April 24, 2014

  • The waffle taco's biggest enemy isn't McDonald's. It's consumer habits.

    Gesturing to Taco Bell, Thompson said McDonald's had "not seen an impact relative to the most recent competitor that entered the [breakfast] space," and that new competition would only make McDonald's pursue breakfast more aggressively.

    April 23, 2014

  • Cats outsmart the researchers

    I knew a lot had been written about dogs, and I assumed there must be at least a handful of studies on cats. But after weeks of scouring the scientific world for someone - anyone - who studied how cats think, all I was left with was this statement, laughed over the phone to me by one of the world's top animal cognition experts, a Hungarian scientist named Ádám Miklósi.

    April 22, 2014

  • Do your genes make you procrastinate?

    Procrastinators, in my experience, like nothing better than explaining away their procrastination: General busyness, fear of failure, and simple laziness are just a handful of the excuses and theories often tossed around. Now researchers from the University of Colorado Boulder have added another option to the list: genetics.

    April 21, 2014

  • Biggest student loan profits come from grad students

    This week, the Congressional Budget Office projected that the federal government would earn roughly $127 billion from student lending during the next 10 years.

    April 18, 2014

  • Consumer spending on health care jumps as Affordable Care Act takes hold

    Nancy Beigel has known since September that she would need hernia surgery. She couldn't afford it on her $11,000 yearly income until she became eligible for Medicaid in January through President Barack Obama's signature health care law.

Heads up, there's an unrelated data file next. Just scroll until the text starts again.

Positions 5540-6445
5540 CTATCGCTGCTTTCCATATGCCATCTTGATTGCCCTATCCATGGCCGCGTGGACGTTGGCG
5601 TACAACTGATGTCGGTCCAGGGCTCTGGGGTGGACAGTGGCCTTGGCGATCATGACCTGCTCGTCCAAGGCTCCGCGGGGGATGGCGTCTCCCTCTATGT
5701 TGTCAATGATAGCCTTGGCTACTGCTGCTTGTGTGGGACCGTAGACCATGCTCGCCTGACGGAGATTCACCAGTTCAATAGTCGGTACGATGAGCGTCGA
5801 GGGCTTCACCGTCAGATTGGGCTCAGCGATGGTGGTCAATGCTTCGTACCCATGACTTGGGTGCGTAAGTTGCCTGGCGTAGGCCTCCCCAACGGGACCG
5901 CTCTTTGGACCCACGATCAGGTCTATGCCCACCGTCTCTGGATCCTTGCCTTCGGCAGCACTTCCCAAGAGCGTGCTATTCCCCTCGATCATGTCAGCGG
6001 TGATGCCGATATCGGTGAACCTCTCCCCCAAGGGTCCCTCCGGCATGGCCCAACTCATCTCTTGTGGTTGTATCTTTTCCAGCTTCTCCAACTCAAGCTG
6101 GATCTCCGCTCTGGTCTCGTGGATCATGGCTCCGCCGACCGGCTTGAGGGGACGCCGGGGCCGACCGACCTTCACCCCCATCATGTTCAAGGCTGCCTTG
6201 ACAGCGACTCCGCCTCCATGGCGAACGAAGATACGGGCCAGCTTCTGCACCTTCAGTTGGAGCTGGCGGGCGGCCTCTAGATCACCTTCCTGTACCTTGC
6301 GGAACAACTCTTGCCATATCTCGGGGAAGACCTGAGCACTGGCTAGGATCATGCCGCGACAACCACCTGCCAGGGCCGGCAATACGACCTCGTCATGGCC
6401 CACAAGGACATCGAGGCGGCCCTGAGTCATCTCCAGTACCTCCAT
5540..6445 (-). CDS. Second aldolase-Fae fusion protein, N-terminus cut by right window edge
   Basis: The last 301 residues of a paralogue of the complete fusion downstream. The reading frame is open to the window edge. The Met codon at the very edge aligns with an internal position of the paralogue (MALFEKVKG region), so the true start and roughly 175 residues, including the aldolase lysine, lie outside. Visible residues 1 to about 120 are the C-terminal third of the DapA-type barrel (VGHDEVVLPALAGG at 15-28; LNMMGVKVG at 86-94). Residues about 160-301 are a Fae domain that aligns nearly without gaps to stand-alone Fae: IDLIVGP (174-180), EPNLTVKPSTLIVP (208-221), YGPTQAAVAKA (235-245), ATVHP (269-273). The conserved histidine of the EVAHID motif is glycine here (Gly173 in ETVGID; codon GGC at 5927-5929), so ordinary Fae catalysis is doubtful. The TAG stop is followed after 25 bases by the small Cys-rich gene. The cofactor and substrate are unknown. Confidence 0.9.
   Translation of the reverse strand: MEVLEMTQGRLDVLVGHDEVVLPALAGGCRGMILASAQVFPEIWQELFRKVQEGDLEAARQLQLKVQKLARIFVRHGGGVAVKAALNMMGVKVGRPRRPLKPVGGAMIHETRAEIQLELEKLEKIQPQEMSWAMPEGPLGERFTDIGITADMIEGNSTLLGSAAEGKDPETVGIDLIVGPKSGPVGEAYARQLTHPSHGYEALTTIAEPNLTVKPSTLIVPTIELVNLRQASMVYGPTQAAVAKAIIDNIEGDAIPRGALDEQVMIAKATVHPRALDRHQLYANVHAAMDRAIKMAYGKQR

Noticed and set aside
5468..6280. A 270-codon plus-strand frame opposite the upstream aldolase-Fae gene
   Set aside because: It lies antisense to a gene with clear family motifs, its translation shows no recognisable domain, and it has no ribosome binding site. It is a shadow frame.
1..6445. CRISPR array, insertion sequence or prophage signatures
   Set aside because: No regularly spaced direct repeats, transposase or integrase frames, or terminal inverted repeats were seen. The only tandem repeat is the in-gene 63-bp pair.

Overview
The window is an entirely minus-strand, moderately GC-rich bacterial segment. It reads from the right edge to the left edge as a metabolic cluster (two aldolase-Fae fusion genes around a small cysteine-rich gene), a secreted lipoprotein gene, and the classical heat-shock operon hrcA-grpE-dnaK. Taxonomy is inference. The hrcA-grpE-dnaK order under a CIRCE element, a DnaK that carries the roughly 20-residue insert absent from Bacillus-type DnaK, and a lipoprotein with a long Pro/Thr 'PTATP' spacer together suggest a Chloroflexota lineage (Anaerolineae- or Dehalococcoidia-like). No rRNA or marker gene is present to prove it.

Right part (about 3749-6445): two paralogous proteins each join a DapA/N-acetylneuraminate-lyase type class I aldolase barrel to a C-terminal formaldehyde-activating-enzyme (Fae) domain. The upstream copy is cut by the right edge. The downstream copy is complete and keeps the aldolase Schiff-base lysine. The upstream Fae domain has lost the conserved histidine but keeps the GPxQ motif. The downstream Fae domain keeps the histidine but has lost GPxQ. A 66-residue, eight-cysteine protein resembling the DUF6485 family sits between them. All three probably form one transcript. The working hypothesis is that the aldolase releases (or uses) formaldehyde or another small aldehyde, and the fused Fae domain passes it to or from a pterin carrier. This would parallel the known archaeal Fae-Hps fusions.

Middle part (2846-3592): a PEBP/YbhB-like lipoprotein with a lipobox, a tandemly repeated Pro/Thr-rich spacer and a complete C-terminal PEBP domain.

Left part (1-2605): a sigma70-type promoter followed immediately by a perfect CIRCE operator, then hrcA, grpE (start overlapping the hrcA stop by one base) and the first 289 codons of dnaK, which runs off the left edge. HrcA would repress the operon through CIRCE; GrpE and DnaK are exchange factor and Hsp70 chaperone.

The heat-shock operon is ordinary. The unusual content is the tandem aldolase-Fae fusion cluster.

April 17, 2014

  • To sleep well, you may need to adjust what you eat and when

    Sleep.  Oh, to sleep.  A good night's sleep is often a struggle for more than half of American adults.  And for occasional insomnia, there are good reasons to avoid using medications, whether over-the-counter or prescription.

    April 16, 2014

  • Allergies are the real midlife crisis

    One of the biggest mysteries is why the disease comes and goes, and then comes and goes again. People tend to experience intense allergies between the ages of 5 and 16, then get a couple of decades off before the symptoms return in the 30s, only to diminish around retirement age.

    April 15, 2014

  • Screen shot 2014-04-11 at 4.49.09 PM.png Train, entertain your pets with these 3 smartphone apps

    While they may not have thumbs to use the phone, pets can benefit from smartphone apps designed specifically for them.

    April 14, 2014 1 Photo

  • Millions of Android phones, tablets vulnerable to Heartbleed bug

    Millions of smartphones and tablets running Google's Android operating system have the Heartbleed software bug, in a sign of how broadly the flaw extends beyond the Web and into consumer devices.

    April 11, 2014

Twitter Updates
Facebook
Stocks